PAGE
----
A change of plans in Suva
08 November 2017 | Suva, Fiji
As the Southern Hemisphere spring moves inexorably toward summer, Eric, SCOOTS, and I have left the stunningly beautiful anchorages that we'd enjoyed for the past five months, in the Mamanuca and Yasawa Islands of Fiji's western region, and the islands of Beqa and Kadavu to the south, and are now anchored in Suva Harbour, as industrial and unattractive as our previous anchorages were beautiful.
But we didn't come here looking for scenery; we came here to prepare SCOOTS and ourselves for our upcoming passage south to New Zealand, a purpose for which Suva, Fiji's largest city, is ideal. Here, we found grocery stores for provisioning (peanut butter! bacon! fresh bread!); chandleries and industrial supply stores for procuring parts; diesel and propane to top up our tanks; restaurants to satisfy our desire to have someone else do the cooking and washing up; customs and immigration offices for clearing us out of Fiji when the time comes. And cheap, ubiquitous taxis to whisk us to places that are beyond walking distance, or if we just get tired of walking in the rain.
It rains a lot in Suva, so much that it's prompted Eric to proclaim that Suva has three kinds of weather: light rain, torrential rain, and about to rain. One day it rained so much that the water of the harbor turned brown from the runoff of the rivers that drain into it; all sorts of flotsam floated by: logs and shrubs and trash, and even a large toad, swimming resolutely. During that downpour, we collected more than a hundred gallons of rainwater in less than two hours! This was particularly handy because the harbor water is too dirty to run through our reverse osmosis system.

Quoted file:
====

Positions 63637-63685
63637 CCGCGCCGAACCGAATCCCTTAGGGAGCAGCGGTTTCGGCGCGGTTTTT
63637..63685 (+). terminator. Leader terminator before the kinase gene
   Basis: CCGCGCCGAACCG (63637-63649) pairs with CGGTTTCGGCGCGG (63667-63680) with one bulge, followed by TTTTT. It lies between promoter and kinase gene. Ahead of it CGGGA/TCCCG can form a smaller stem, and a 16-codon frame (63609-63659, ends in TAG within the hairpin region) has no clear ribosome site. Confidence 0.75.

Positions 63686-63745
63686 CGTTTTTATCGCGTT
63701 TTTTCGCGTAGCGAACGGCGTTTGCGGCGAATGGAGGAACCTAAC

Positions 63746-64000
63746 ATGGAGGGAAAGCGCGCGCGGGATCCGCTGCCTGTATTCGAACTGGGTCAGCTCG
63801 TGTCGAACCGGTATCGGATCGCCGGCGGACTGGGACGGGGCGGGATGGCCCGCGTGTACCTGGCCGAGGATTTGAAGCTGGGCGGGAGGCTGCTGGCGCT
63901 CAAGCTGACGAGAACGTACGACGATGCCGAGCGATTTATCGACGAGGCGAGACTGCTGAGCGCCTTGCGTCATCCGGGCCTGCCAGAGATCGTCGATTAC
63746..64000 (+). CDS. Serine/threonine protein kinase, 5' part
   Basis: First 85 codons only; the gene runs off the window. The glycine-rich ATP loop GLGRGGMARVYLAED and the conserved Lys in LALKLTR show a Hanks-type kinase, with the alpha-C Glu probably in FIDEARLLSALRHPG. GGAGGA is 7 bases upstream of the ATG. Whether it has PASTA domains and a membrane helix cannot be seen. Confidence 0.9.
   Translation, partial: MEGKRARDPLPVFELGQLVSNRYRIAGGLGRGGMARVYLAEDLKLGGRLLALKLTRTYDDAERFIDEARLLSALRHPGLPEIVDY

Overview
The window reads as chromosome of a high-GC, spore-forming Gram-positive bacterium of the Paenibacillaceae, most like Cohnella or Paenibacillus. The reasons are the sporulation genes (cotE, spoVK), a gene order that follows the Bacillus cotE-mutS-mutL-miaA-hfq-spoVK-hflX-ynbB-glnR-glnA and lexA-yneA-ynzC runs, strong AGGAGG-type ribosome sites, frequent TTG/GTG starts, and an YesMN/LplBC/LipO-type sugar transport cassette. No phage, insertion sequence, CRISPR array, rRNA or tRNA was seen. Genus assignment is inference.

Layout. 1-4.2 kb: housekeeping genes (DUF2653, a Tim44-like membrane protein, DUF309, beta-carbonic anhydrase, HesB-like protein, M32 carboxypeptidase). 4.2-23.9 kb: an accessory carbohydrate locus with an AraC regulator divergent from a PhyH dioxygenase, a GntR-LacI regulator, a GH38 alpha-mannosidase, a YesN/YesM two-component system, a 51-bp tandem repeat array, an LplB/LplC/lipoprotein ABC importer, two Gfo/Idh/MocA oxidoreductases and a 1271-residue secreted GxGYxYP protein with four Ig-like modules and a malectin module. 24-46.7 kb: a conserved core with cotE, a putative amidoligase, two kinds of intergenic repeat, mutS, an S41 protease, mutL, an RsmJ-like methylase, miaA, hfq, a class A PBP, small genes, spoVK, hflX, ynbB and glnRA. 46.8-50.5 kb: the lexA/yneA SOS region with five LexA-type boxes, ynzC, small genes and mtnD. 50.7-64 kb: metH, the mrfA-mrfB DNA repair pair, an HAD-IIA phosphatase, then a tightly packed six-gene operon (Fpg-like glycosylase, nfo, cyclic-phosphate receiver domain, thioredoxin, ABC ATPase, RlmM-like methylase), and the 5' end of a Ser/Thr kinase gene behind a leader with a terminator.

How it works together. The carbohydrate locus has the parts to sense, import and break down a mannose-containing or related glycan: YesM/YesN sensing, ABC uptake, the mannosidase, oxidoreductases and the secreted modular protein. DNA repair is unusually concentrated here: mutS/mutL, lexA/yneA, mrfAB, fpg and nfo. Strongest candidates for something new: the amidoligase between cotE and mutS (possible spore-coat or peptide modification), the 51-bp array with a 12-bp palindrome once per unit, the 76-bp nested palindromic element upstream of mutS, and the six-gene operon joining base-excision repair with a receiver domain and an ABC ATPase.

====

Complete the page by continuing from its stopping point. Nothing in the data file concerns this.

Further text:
When we arrived in Suva a week ago, we had every intention of leaving Fiji on November 8, when our visas expired, and sailing to New Zealand. I'd been watching the weather forecasts closely for a few weeks, and the weather was shaping up nicely for our expected departure date. I say “was” because as of a few days ago, a nasty low pressure system (storm) is now predicted to form in the ocean between Fiji and New Zealand this week, with another predicted to follow next week. In-between, the winds are strong and from the south, the direction we'd be going. Oh well.
When you live your life according to the whims of the weather, as we do, patience and adaptability are important virtues. So instead of clearing out of Fiji, we visited the Fiji Immigration office and filed the papers to extend our visas. That takes the pressure off a bit: now we can wait for a good weather window without being illegal aliens.